Living the American Ethos
Commissioned to commemorate the 60th anniversary of the establishment of the American Jewish Archives and the 10th anniversary of Gary Zola as the AJA’s current executive director, “New Essays in American Jewish History” is testimony to the variety — and vitality — of scholarship in Jewish Studies.
Like Jacob Rader Marcus, the eminent historian who founded the AJA, most of the 22 contributors to the collection focus on individuals to explore American-Jewish identity, ideology and experience. Subjects of the collection include naval captain Jonas Levy; Isaac Moses, architect of the Union Prayer Book; philosopher Nachman Krochmal; historian Ellis Rivkin; Henrietta Szold, founder of Hadassah, and the Yentl of Isaac Bashevis Singer and Barbra Streisand. Although no single theme emerges from the volume and, perhaps inevitably in a festschrift, the essays vary in quality and importance, “New Essays in American Jewish History” helps us reassess the evolution of Jewish culture in the United States and the process of assimilation.
In an essay explaining the relative weakness of anti-Semitism in America, Paul Finkelman, professor of law and public policy at the State University of New York at Albany, relates how Governor Peter Stuyvesant asked officials of the Dutch West India Company to expel 23 Portuguese Jews from Brazil who arrived in New Amsterdam in 1654. Despite widespread hostility, however, they were allowed to stay, largely because the company needed hard-working immigrants to help the colony grow. Within a few decades, the newcomers had helped create a climate conducive to religious tolerance.
Episodes like this one, implies Robert Seltzer, professor of history at Hunter College, led historians such as Ellis Rivkin to conclude that Jews did not encounter much discrimination because America’s social and economic structures encouraged fluidity, mobility, enterprise and thrift, and its political ideology prohibited any formal state establishments of religion. Seltzer indicates that Rivkin, a faculty member of Hebrew Union College from 1949 to 1988, even predicted that if the economy experienced steady growth in post-industrial America, “the Jews can anticipate an end to their status as a vulnerable minority.”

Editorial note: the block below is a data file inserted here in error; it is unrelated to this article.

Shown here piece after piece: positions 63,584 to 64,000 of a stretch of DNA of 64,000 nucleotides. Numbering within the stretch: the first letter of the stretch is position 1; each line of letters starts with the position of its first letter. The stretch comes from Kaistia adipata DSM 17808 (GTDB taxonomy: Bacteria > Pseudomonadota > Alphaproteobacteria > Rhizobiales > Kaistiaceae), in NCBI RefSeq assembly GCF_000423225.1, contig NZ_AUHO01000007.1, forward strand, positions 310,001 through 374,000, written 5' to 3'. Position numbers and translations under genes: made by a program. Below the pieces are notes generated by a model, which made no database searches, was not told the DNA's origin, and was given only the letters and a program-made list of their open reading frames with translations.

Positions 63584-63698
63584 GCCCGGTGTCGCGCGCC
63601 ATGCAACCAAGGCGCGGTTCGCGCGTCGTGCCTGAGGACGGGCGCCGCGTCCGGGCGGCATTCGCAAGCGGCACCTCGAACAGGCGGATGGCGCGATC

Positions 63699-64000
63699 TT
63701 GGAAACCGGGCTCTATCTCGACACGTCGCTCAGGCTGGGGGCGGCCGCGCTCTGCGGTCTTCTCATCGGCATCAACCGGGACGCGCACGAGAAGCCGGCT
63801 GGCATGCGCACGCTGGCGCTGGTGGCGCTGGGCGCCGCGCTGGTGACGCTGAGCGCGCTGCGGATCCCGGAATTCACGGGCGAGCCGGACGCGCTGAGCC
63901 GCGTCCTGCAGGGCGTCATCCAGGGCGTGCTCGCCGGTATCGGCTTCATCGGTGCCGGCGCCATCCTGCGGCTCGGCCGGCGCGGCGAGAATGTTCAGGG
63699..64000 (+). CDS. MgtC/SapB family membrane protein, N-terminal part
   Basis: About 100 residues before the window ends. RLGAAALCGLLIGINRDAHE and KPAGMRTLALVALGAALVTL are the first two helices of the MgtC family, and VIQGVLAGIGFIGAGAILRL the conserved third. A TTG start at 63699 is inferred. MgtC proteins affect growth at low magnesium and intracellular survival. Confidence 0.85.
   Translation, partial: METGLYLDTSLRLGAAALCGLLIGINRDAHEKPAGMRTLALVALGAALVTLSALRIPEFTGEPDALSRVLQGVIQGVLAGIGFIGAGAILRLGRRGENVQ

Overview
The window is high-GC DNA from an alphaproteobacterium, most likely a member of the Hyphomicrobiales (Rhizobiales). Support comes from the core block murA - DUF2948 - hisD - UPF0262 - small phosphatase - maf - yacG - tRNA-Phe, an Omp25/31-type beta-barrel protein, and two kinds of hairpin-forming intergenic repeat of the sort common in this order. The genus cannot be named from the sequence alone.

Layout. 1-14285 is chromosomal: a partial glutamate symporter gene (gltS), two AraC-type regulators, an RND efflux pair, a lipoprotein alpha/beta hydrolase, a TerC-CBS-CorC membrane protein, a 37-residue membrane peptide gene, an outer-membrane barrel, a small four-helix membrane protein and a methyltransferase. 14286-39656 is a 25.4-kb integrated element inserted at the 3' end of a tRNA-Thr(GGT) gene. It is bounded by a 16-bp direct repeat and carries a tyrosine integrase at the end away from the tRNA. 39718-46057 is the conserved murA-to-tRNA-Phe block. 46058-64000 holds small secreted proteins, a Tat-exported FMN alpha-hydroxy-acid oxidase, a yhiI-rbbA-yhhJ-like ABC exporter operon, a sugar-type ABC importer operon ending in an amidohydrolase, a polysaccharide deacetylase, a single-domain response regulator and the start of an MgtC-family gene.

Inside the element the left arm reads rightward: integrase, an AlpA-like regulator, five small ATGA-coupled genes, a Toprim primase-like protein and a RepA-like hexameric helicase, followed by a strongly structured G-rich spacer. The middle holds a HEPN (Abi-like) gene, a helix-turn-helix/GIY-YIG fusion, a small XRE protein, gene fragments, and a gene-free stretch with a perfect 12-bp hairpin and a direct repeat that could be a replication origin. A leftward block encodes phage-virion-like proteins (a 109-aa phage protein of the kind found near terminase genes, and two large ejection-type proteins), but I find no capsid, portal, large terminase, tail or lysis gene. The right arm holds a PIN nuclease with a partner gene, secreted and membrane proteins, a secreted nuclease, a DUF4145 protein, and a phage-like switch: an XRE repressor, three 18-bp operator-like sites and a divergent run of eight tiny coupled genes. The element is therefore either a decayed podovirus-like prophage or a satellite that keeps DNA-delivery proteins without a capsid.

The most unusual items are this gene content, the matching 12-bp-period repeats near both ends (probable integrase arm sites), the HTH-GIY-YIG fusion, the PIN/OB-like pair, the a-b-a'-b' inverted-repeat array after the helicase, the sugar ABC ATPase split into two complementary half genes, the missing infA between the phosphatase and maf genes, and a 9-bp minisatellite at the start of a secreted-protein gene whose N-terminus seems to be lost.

Most Jews, then, developed a deep affinity for the liberal American ethos. Nonetheless, many of the contributors to “New Essays” remind us that Jews tried to balance their embrace of American customs with a desire to retain their own culture. The Americanization of Hanukkah, Dianne Ashton, professor of Religion and American Studies at Rowan University, demonstrates, is a case in point. According to Ashton, Jews transformed Hanukkah from a minor festival to a major holiday to lend a religious cover to their participation in a December ritual of gift-giving; to make a case that the Maccabees fought for values similar to those espoused in the American Revolution, and to counter stereotypes of effeminate male Jews. The “Grand Chanucka Revival,” Ashton adds, was also designed to address the alienation of young American Jews from religious life.
Such phenomena were futher spurred by the Holocaust, writes Hasia Diner, professor of American Jewish History at New York University. The calamity in Europe “lent new urgency to pre-existing Jewish cultural ventures,” she argues, and “gave them a boost and provided them with a new rationale.” Some Jewish Americans felt that following the slaughter of one-third of their people they had been thrust into a dominant role in the life of world Jewry. Their sense of urgency was altered, but not eliminated, by the founding of the State of Israel. To confront change with courage, conviction and wisdom, Diner concludes, in what ought to serve as an epitaph for this volume, Jews need to know “where they had come from [and] how America had left its mark on them.”
Glenn C. Altschuler is the Thomas and Dorothy Litwin Professor of American Studies at Cornell University.